Last week the girls and I took a walk to visit both of the neighborhood thrift stores. We needed to buy a tie for Daddy, who is an ecologist and has a closet full of classic plaid button-ups and cargo pants that can transition easily from the classroom to the field easily, but not so many formal outfits. Until last week he had three ties, none of them quite right for the event he was going to.
In classic thrift-store fashion, we did find an Italian silk tie for 50 cents that worked perfectly, and we also came home with other items we hadn't been looking for. I found a very ugly little stool that was crying out for a makeover hiding inside an entertainment center at the Salvation Army. Since furniture was all half-off that day, I decided that for $3.50 I could take it home and fix it up. Annie happily carried it on her lap in the stroller all the way home, chattering about how she would use it to play with her dollhouse.
The stool was so ugly that I second and third-guessed myself both in the store and once I brought it home. The brown rug-like cover had flecks of what looked like carpet padding peeking through. However, it didn't smell bad, it was sturdily built, and it was so small that I was pretty sure that I could transform it in a day or two.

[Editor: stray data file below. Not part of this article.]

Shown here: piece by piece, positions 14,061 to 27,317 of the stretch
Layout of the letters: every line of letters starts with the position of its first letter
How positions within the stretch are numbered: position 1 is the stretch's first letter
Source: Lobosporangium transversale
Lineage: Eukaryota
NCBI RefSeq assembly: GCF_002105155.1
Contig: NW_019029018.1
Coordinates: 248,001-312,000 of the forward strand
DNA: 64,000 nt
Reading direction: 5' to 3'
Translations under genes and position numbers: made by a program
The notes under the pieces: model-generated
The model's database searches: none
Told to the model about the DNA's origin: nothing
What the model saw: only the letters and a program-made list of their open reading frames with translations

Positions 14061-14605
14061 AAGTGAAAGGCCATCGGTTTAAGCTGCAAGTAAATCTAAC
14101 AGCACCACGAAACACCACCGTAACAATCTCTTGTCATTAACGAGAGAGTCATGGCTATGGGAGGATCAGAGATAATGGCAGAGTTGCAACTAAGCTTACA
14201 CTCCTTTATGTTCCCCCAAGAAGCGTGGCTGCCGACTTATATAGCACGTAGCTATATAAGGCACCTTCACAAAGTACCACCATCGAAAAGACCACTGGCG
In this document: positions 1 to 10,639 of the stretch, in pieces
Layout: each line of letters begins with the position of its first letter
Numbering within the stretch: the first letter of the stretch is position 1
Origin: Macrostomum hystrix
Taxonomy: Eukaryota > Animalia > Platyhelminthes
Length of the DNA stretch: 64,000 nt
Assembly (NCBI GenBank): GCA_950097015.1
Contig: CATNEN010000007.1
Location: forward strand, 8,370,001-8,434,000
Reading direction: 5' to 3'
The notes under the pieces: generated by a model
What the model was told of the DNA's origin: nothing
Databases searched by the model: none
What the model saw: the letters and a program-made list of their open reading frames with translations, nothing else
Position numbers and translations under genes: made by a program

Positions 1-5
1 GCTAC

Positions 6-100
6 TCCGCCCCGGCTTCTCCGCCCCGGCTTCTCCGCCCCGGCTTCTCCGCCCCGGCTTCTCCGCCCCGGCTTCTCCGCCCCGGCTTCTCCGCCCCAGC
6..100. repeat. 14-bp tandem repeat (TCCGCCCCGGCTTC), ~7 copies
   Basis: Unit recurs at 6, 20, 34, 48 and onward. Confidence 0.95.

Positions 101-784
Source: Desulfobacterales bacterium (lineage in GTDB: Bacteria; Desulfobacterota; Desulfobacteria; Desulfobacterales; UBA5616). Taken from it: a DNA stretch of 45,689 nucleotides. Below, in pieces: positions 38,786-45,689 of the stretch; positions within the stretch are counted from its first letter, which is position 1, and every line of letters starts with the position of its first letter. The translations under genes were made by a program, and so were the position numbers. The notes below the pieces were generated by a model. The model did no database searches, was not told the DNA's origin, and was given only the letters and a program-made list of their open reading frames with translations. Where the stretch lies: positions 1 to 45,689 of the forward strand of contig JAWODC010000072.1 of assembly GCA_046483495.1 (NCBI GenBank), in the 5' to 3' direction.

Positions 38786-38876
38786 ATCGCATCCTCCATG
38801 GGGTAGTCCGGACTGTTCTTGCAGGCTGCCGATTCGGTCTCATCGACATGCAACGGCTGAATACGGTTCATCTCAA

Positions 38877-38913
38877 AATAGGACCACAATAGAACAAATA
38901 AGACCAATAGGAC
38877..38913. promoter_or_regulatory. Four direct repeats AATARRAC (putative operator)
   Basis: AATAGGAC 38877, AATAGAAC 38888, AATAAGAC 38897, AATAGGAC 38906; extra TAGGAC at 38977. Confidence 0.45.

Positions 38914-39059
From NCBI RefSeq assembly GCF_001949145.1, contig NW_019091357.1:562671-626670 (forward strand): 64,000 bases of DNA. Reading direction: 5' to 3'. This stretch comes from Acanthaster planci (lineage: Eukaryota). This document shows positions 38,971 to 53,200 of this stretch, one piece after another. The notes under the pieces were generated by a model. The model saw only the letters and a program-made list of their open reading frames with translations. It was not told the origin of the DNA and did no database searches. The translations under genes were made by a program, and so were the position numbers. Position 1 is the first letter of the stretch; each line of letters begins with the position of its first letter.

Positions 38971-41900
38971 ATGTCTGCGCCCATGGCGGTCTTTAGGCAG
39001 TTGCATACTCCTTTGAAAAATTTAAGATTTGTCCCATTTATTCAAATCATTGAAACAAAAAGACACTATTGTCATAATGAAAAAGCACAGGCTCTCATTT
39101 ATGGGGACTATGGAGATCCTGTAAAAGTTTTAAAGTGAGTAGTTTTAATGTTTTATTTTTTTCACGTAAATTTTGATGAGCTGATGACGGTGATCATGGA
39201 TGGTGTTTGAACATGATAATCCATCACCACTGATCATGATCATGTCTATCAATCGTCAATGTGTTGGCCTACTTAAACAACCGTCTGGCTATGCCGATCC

That day I took off and sprayed the legs with black Rust-Oleum semi-gloss paint (which, it turns out, is a lot better than the generic kind), and stripped off the hideous brown rug covering. Then Annie and I dug into my yarn stash, and finally agreed on a ball of tie-dyed cotton that I unraveled from a sweater last summer. I spent longer knitting the cover than I initially planned, but a little more than a week after I started the project, it's finished! I love projects like that.
After I knitted a big oval to cover the stool, I made a few flowers and a butterfly from the patterns in 100 Flowers to Knit and Crochet by Lesley Stanfield. I sewed them on with clear thread, and embroidered a few stems and leaves. These served not only to decorate the stool, but bring in some other colors and hide a few small holes from the increases in the knit fabric.
Annie was very excited when she woke up this morning and discovered that I'd finished the stool for her. It is exactly Annie-sized!
And, best of all, it works for its indended purpose! Annie can finally reach the attic level of her dollhouse.
This is the kind of project that I really don't see making to sell, since even a tiny stool like this still took 8 days to finish. But if you live around Bloomington, I'd love to teach you how to do it yourself!